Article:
Tuesday April 25, 2006

That One?

How accurate are eyewitnesses? A senior psychology major will present his research at a national conference as the debate grows over methods to identify suspects.

Eyewitnesses are more likely to not identify anyone or choose the wrong person out of a police line-up when they're shown pictures of suspects one at a time instead of several at once, according to a new study conducted by the Chicago Police Department.

That finding doesn't entirely surprise Dario Rodriguez, a senior psychology major at the University of Dayton who, with his thesis adviser Melissa Berry Cahoon, will present a poster session on eyewitness research at the Association for Psychological Science's national convention in New York City on May 27.

"I raised some of the same questions in my honors thesis experiment. I was initially surprised to find higher identification accuracy in simultaneous conditions than sequential - though the difference wasn't statistically significant. I also found trends in non-identification between the two groups that were similar to those reported in the Chicago Police Department study - that is, I found a higher rate of non-identification in sequential arrays, but, again, not significantly higher," said the Queens, N.Y., native. "These results highlight the need to determine the precise conditions under which each type of lineup is likely to yield higher accuracy rates."

As part of his study, 138 introductory psychology students at the University of Dayton watched an eight-second videotaped mock crime of a young man vandalizing a wall. Each was then asked to identify the suspect from among seven photos presented either simultaneously or sequentially. Participants were given either confirming, disconfirming or no feedback about their decision.

Rodriguez found that more of the mock eyewitnesses accurately identified the perpetrator when shown photos all at once, rather than one at a time, which contradicts much of the existing research. Like in the Chicago study, he recognized the importance of making sure the lineup administrator was not connected to the case to avoid potentially steering the witness to the suspect the police believe is guilty. To explore a variation of this potential effect, Rodriguez manipulated the feedback given to the eyewitnesses after they identified a crime suspect in a photo lineup, as police administrators sometimes do. When he provided feedback about how many other witnesses had supposedly made the same identification, witnesses' certainty ratings about their selections changed.

"Those who received confirming feedback reported an increase in identification certainty," he said. "It's important because jurors often perceive the certainty with which eyewitnesses testify as an indicator of accuracy, which research has shown is not necessarily the case."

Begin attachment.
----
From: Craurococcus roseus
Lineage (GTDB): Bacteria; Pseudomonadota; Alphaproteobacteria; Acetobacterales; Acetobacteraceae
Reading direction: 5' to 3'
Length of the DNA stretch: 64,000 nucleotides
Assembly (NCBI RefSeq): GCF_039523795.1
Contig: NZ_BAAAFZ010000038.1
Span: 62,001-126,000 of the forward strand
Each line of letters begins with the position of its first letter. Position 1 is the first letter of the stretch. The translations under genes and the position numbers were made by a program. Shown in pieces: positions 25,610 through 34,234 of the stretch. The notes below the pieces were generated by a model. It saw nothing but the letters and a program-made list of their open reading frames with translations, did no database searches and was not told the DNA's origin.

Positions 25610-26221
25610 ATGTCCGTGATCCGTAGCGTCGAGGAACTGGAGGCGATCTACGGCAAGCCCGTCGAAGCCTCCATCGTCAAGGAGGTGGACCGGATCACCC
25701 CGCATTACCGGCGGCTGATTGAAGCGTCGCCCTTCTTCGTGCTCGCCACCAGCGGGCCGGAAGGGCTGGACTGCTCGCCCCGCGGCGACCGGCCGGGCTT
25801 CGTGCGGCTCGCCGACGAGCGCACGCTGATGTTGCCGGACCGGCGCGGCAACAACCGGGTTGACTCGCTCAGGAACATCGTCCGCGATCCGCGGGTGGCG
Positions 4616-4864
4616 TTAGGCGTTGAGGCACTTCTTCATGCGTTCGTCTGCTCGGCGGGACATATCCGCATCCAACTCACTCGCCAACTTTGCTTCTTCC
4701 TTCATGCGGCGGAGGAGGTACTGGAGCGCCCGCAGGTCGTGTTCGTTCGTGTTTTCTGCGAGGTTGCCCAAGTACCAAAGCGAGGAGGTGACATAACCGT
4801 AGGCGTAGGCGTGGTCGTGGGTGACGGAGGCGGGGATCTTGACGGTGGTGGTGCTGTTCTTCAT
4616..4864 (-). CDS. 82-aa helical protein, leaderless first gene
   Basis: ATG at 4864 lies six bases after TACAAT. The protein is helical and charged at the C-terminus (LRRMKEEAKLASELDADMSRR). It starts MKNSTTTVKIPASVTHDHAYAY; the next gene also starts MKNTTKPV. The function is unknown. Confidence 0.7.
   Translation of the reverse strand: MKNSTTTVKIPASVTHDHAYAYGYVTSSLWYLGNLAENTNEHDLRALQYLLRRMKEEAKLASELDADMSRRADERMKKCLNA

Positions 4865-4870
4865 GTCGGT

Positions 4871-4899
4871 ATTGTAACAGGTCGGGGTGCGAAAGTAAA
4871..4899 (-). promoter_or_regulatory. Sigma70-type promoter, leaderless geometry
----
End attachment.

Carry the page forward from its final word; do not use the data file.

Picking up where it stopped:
Rodriguez and other researchers see a need to document immediately how certain witnesses are when they first identify a suspect from a lineup. Doing so makes it possible to track whether the confidence level of a witness changes between the time of the identification and when the witness provides courtroom testimony. Some advocates, such as Barry C. Scheck, co-director of the Innocence Project, have expressed frustration that such straightforward changes haven't been implemented.

According to an April 19 story in The New York Times, DNA evidence has proved nearly 200 wrongful convictions, with three-quarters of them resulting from eyewitness misidentifications. Such statistics underscore the importance of eyewitness research studies.

"I'm happy to see that these issues are getting press attention because they are incredibly important," said Rodriguez, acknowledging that it will be challenging for psychologists to find a way to compare sequential and simultaneous lineups in the real world. Some factors -- such as memory abilities of various witnesses, whether the witness and perpetrator are of the same race and the length of exposure to the suspect during the crime -- cannot be adequately controlled.

Rodriguez also notes the importance of distinguishing between suspect-present and suspect-absent lineups. In laboratory settings, sequential lineups are shown to yield higher accuracy when the guilty person isn't there, while simultaneous lineups tend to yield more correct identifications when the guilty person is present. "This difference largely disappears when real-world conditions are approximated," Rodriguez said.

"I guess the big question is which do we value more -- accurate identification of the guilty perpetrators or accurate non-identification of innocent suspects?"

Contact Dario Rodriguez at (937) 627-6223 or (718) 662-6919.